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Vol 16, No 2 (2010)
Review paper
Published online: 2010-07-13

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Mechanisms responsible for reducing intermittent claudication as a result of treadmill training

Anita Konik, Piotr Mika, Roman Nowobilski, Anna Andrzejczak, Andrzej Szczeklik
Acta Angiologica 2010;16(2):49-66.


Intermittent claudication, according to the Fontaine classification, is a classical symptom of stage II peripheral arterial occlusive disease (PAOD) of the lower limbs. It results from the progression of atherosclerosis leading to the narrowing and complete occlusion of arteries. It manifests with pain in the muscles of the lower limbs which forces the patients to interrupt their current activity. Supervised treadmill training is believed to lead to the most favourable outcomes in the form of improved pain-free walking distance and maximum walking distance. The improvement in pain related to intermittent claudication and in functional performance are probably the combined effect of various mechanisms in response to the exercise training. The most important mechanisms include: improved skeletal muscle metabolism, favourable haemorheologic changes, delayed progression of atherosclerosis, peripheral blood flow adaptation, improved economics of walking, and changed perception of pain. The role of these mechanisms and their contribution to the improved functional performance in this group of patients are not unequivocally established and continue to be disputable. In this paper we review and discuss the mechanisms responsible for improving walking distance observed during walking exercises in patients with intermittent claudication.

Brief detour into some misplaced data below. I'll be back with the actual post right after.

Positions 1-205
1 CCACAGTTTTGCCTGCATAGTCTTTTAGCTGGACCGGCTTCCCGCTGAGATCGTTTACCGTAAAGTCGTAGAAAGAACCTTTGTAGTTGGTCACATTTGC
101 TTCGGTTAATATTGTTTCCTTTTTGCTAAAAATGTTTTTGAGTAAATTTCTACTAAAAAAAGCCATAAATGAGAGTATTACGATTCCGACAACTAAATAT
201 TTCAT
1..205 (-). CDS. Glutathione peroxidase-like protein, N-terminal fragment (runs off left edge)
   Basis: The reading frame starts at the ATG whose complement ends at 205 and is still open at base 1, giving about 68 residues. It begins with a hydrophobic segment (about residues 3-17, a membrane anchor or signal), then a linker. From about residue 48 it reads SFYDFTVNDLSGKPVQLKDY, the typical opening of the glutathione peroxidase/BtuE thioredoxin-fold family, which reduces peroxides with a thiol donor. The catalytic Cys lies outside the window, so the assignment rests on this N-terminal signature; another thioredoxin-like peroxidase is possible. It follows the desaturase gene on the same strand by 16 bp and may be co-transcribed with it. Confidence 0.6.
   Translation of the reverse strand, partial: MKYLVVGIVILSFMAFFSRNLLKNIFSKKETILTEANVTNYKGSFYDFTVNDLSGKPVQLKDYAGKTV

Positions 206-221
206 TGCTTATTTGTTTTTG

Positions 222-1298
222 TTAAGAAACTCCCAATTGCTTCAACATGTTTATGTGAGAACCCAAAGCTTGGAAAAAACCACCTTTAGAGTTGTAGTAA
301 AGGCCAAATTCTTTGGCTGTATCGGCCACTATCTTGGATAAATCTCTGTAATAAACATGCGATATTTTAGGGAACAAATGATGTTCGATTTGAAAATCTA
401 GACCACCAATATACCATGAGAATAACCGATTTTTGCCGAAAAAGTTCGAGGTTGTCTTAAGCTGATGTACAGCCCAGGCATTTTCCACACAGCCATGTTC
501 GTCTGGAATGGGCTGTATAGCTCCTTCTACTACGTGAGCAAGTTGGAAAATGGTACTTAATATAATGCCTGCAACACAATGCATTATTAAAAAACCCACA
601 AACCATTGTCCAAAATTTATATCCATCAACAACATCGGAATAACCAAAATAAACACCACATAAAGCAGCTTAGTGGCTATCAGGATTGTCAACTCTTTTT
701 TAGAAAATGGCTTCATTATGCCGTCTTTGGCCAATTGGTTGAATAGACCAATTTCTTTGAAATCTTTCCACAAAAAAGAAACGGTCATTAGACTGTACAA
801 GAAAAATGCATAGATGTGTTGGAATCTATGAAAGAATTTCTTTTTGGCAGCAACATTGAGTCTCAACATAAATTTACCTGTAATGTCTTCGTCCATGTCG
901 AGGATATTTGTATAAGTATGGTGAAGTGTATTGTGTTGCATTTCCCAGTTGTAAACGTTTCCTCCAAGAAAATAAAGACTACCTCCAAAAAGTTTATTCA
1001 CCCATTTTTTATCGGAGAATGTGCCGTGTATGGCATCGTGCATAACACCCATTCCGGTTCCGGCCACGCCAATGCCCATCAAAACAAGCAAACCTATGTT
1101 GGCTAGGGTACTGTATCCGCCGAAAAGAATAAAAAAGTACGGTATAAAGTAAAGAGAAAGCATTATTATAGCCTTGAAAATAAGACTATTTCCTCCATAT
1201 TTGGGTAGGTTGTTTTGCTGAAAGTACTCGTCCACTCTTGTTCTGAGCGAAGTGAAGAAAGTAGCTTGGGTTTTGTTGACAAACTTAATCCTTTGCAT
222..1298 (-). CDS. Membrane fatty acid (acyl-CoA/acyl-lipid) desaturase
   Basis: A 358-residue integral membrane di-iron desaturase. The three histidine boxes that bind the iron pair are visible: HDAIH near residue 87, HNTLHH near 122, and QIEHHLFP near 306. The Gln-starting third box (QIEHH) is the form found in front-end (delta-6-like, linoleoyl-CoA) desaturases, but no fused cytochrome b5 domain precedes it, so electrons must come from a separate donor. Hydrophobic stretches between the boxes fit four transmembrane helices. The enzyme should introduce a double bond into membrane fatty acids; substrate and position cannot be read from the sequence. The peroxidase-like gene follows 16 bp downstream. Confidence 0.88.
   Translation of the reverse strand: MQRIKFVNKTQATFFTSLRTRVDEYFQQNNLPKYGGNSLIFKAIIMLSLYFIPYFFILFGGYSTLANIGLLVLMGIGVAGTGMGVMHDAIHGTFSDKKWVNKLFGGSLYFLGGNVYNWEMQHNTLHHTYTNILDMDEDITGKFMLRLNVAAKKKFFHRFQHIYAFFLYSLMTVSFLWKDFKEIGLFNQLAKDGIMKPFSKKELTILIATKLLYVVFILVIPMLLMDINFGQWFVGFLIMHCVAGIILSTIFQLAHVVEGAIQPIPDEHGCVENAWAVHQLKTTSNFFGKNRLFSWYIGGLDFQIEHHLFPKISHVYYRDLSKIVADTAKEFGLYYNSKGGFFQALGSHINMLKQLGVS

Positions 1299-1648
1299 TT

Acta Angiol 2010; 16, 2: 49-66

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